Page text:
July 30, 2015The slick marketing campaign of Jeremy Corbyn
I admire Jeremy Corbyn as a man of principle. His principles aren’t mine – but I admire him nonetheless.
It turns out so do a lot of other people. Because incredibly, Jeremy Corbyn, the far-left candidate who befriended Sinn Fein at a time when the IRA were still targeting civilians with terror attacks on British Soil and now wants us to leave NATO – is poised to take leadership of the Labour party.
And although it’s a long, long, long shot, his grassroots activist base could propel him into 10 Downing Street in 2020.
He only even made it onto the Labour leadership ballot because people lent him their support to balance the ticket and have ‘a proper debate’.
How did Corbyn – in less than three months – become an unstoppable force?
From a marketing perspective, the answer’s pretty simple.
1. He stands out
Politicans are a bland bunch at the best of times. They give nuanced answers to avoid offending anyone – or even to avoid revealing their true intentions. As Tom Albrighton pointed out, the other Labour candidates look like regional managers at some kind of sales conference. They are bland and forgetful in their cheap suits with their cheap promises.
With his headline grabbing opinions and unusual, casual style of dress, Corbyn is Dr Pepper in a Pepsi / Coca Cola world. He dares to be different and his whole campaign is built around that.
2. He’s harnessed the power of social media
You might imagine that a left wing party, having been decisively rejected at the ballot box in favour of a right wing government, might pay heed to the verdict of the electorate.
You might also imagine that they would remember the last Labour leader to win a general election whose name wasn’t Tony Blair was Harold Wilson, forty-one years ago. After two decades of infighting and the radical left-wing manifesto dubbed ‘the longest suicide note in history’, Tony Blair finally took his party to the centre ground to win.
But the majority of Corbyn’s support comes from the young and the disenfranchised — the people who are looking for a British answer to Syriza. They don’t remember the ‘suicide note’ of 1983. Or that militant entryism caused the Labour-SDP split. Or care about the IRA’s reign of terror in the 80s and early 90s.
All they know is that Corbyn represents something different – in a way that none of the other candidates do.
They’re the precise demographic that is most likely to be most vocal online as well as most active in the streets. It was the demographic that created ‘milifandom‘ and convinced a lot of people that Labour could actually win.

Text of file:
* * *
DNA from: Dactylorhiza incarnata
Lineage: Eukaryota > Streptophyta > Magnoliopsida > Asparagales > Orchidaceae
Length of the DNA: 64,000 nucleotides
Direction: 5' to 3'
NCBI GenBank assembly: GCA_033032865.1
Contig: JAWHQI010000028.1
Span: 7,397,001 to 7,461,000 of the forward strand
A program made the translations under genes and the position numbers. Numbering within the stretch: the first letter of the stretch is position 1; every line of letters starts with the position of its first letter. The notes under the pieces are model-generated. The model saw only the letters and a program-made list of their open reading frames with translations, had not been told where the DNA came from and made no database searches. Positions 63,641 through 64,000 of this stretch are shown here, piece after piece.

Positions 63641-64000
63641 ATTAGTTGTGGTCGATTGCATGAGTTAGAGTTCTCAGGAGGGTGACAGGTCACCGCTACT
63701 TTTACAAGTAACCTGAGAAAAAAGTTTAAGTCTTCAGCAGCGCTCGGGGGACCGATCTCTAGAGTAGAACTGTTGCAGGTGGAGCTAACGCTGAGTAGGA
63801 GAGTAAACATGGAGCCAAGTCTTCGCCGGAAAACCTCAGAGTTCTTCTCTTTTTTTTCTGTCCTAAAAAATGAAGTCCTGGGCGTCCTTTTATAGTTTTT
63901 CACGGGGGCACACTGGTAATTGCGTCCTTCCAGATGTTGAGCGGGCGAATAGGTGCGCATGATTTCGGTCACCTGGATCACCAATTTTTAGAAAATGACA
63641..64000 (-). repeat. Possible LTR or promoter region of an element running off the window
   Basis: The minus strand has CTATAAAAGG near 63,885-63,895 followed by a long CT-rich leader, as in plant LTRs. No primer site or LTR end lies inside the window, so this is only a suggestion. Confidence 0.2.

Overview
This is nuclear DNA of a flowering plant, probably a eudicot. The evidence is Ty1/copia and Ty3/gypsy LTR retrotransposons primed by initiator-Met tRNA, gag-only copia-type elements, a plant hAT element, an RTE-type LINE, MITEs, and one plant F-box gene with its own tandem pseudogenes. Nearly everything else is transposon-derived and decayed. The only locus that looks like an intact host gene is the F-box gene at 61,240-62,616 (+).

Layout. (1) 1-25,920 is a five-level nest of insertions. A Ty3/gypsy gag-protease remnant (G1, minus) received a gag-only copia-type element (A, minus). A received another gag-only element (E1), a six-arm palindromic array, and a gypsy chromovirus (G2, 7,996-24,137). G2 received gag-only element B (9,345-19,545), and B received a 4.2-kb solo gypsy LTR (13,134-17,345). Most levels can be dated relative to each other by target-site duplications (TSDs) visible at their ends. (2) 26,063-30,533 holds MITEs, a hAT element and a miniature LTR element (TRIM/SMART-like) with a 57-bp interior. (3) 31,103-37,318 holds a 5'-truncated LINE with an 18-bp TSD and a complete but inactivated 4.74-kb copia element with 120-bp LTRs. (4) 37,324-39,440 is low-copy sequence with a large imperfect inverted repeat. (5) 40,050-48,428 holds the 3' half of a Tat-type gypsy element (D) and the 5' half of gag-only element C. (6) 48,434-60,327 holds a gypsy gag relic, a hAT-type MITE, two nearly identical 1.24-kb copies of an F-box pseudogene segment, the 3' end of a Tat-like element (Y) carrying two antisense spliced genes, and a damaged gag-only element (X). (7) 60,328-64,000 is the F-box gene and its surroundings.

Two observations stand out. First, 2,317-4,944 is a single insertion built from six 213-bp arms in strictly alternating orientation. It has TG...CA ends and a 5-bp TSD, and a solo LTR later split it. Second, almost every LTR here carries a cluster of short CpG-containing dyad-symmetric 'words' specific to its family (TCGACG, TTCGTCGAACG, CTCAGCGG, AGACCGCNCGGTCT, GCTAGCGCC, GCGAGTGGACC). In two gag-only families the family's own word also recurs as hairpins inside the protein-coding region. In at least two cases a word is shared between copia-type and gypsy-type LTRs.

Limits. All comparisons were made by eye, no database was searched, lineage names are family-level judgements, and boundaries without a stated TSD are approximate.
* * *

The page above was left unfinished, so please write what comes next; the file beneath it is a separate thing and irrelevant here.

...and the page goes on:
In short, Corbyn’s supporters are able to use social media to capture the attention of the press and help to shape its news agenda. Corbyn is getting a lot of free advertising as a result.
And the message that’s being sent, over and over again?
3. He stands for change
If ‘stand out’ was the ‘Dr Pepper strategy’ then ‘stand for change’ is the Obama strategy. It’s also the Dove Real Beauty strategy, by the way.
Find something that isn’t good enough. And build a campaign around it.
Change vs continuity is a powerful and compelling story.
The other three Labour candidates are continuity candidates. They were all part of the previous Labour administration – an administration that the young don’t think went far enough.
His campaign has managed to tap into the unhappiness and resentment felt by a lot of people who have been marginalised by successive centrists or centre right governments. They don’t believe they’ve even had a chance to vote for ‘their party’ since before Tony Blair led them to the right. Corbyn promises to change all that.
In short, a lot of people aren’t voting for Corbyn – they’re voting for ‘anything but the current lot’. In this way he’s become a figurehead for a disenfranchised segment of the population.
In other words, he’s found an untapped market.
Corbyn won’t win in 2020. If he does I’ll buy a hat and eat it. While Corbyn’s supporters may be vocal, they’re the views of an energetic and vocal minority.
But Corbyn shares one thing in common with the Tories — a single, decisive message, appearing to stand for something (for the Tories, it was economic competence vs economic chaos) – in a crowded arena of politicians who appear to stand for nothing.
It’s little wonder people are electrified by Corbyn’s entry into the Labour leadership race. His extremist views may make him unpalatable to the wider electorate, but he appears to be the first Labour leader in a generation who actually stands for something.
It’s not just good politics. It’s good marketing.